Dreaming of Mom

momandkayI was so happy when I woke up from a dream where mom didn’t have dementia. They started after mom died, and I hadn’t realized that for the last few years of mom’s life, she always had dementia in my dreams.

For the first time since mom passed away, I had a dream about her with dementia. Oh, it was awful and when it flooded back into my brain in the shower, I spent a few minutes crying it out. It’s been ten months since she passed. As sad as it was to absorb her death, I was also thankful.

Yes. I tell you that with some guilt. However, I know that my mom had hoped she wouldn’t have to live with dementia as she watched happen to her own mom. The odd thing was as my mom moved deeper and deeper into dementia, how hard she fought to live after each set-back. She never really bounced back and with each issue became more frail and in need of more care.

I’m perplexed by how we will get better at this as a society. The right to life movement doesn’t apply to people with dementia. It’s important to have those individuals who would step in to help you understand your wishes and beliefs completely because they will have to make choices you can never imagine nor can prior guidance cover. Statistically, 9 out of 10 of us will need someone to make choices about our last days on this earth.

I had choices to make and am thankful my siblings agreed with the final choices we needed to make on mom’s behalf. We knew she didn’t want to extend the qualify of life she was living so worked with the medical team to offer her a comfortable ending. I still carry some baggage and know much of it is still part of my grief.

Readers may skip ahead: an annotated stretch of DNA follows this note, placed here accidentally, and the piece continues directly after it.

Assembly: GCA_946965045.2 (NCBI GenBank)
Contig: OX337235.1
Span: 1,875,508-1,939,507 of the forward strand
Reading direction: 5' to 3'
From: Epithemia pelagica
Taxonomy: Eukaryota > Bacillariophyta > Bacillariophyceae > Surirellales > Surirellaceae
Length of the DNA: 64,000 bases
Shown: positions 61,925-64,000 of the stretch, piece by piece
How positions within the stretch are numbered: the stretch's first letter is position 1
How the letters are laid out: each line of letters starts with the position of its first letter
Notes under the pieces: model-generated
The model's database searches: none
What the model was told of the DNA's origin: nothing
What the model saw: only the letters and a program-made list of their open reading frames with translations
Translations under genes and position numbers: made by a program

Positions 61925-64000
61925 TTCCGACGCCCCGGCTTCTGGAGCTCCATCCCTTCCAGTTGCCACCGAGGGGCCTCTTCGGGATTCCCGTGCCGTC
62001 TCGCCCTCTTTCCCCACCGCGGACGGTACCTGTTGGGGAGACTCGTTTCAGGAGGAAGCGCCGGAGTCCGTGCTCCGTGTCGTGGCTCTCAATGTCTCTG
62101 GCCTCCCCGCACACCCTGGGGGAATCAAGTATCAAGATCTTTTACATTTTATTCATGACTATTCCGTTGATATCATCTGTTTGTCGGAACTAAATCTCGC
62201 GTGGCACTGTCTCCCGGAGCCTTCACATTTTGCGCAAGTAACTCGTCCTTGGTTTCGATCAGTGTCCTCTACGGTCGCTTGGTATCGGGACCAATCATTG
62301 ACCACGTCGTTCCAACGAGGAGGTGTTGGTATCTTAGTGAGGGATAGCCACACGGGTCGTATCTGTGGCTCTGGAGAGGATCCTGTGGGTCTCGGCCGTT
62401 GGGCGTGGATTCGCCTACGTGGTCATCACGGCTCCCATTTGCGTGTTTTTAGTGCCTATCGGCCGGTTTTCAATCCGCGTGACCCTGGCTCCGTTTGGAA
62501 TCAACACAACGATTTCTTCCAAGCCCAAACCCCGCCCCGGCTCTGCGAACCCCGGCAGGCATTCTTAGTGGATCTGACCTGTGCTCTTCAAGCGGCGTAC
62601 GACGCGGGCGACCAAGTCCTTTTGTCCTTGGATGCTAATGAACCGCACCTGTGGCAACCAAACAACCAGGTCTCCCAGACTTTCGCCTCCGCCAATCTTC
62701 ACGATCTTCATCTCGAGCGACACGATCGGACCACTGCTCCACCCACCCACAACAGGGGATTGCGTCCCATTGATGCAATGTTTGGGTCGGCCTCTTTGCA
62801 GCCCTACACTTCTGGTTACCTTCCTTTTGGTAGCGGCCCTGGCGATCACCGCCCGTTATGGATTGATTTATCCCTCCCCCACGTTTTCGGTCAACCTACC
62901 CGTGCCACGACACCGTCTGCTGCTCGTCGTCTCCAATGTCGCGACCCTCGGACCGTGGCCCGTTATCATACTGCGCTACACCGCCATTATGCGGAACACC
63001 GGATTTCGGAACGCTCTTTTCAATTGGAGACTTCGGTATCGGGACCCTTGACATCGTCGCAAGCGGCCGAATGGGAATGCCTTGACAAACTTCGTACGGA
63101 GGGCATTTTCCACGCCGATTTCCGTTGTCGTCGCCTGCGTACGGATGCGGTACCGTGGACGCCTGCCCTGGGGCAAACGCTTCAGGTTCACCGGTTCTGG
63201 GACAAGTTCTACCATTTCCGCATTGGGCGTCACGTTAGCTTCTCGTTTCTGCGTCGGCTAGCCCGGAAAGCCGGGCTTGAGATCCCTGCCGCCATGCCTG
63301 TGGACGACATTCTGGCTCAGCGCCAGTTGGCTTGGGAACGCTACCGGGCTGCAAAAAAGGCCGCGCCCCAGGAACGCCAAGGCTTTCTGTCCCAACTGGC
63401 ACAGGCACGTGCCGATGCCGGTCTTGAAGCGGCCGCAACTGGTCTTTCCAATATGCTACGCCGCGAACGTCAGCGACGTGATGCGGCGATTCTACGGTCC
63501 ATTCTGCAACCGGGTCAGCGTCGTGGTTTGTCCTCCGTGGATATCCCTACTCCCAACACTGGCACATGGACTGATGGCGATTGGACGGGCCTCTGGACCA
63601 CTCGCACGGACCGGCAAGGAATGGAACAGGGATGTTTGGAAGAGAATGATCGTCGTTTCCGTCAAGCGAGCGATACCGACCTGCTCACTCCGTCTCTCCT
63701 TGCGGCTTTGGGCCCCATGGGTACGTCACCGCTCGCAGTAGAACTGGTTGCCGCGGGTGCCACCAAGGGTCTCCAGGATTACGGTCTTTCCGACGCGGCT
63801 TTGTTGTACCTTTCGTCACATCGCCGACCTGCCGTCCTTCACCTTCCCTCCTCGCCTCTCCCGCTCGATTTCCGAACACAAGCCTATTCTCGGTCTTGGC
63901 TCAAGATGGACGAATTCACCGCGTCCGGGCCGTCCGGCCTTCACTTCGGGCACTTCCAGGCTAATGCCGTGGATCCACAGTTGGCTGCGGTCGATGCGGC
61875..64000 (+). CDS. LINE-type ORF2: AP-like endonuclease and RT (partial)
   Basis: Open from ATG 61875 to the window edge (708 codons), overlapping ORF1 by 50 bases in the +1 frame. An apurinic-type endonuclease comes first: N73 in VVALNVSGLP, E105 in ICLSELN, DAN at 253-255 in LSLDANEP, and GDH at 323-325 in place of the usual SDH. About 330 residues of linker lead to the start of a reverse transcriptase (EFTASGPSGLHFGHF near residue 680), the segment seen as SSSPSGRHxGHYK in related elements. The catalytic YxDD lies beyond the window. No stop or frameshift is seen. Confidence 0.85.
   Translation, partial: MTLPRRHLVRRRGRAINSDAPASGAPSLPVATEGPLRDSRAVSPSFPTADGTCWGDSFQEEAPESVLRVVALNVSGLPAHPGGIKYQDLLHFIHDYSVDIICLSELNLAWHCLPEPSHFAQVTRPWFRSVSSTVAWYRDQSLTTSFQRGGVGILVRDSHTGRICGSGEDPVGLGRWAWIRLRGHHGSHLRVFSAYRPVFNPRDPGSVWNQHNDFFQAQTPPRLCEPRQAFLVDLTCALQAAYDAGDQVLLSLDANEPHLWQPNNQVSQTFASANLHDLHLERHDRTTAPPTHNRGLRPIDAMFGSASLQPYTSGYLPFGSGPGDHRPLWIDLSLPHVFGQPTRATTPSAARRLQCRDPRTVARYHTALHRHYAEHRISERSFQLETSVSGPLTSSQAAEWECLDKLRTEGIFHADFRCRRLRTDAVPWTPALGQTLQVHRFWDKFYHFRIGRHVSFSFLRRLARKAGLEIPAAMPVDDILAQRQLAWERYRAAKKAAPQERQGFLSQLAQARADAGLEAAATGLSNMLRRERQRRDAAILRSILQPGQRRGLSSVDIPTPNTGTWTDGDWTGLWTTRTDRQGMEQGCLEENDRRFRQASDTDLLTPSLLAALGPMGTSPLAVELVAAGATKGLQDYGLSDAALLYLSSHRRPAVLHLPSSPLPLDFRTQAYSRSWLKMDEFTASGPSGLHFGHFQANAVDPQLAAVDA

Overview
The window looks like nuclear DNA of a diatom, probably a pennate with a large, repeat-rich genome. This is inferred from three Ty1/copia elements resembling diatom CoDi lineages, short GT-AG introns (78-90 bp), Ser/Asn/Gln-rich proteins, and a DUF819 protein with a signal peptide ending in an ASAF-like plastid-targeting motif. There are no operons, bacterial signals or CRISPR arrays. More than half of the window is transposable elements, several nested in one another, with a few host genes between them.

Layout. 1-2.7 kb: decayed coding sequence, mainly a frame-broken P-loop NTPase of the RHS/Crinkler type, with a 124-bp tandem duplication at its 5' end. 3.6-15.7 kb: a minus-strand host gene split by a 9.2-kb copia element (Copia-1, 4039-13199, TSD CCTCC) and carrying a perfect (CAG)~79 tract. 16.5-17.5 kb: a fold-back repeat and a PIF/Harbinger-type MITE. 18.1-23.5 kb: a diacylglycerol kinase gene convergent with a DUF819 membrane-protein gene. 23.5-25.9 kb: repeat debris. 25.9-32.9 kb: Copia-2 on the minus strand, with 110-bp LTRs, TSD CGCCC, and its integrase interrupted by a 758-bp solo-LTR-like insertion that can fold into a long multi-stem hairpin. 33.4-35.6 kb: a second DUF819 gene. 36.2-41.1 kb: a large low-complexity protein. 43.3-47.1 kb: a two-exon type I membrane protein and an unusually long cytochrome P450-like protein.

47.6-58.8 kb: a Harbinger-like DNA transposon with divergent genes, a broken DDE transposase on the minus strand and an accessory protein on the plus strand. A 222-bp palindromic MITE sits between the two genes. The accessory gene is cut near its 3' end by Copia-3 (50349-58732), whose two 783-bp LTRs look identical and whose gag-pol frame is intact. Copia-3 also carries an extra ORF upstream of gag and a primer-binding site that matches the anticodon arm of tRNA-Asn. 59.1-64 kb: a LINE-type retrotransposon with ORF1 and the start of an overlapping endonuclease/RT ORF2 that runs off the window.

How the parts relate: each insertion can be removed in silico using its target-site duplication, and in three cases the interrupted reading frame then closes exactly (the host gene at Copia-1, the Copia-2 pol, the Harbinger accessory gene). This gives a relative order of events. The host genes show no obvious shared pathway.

I still miss her and I know that while the pain may subside, the loss will never truly heal. Changed. 






8 thoughts on “Dreaming of Mom

  1. Strangely my husband had a dream about my father recently. He says it’s the first time he has dreamt of him since his death almost two years ago. In the dream dad had dementia and was lost and my husband woke in a terible panic.

      1. The brain works in its own mysterious way. I think we’re not very good at allowing ourselves to take as long as necessary to grieve. It’s almost as though society gives us a certain length of time then we should tidy all the tangle of emotions away, whether we are ready to do so or not.
        I hope you go back to dreaming of your mum without dementia.

  2. Kay, I still share many of the same feelings as you do with my Mom’s passing over seven years ago. This experience is traumatic and it changes you after being forced to witness it in a loved one. We may always feel this way, but I hope that time will heal these wounds some.

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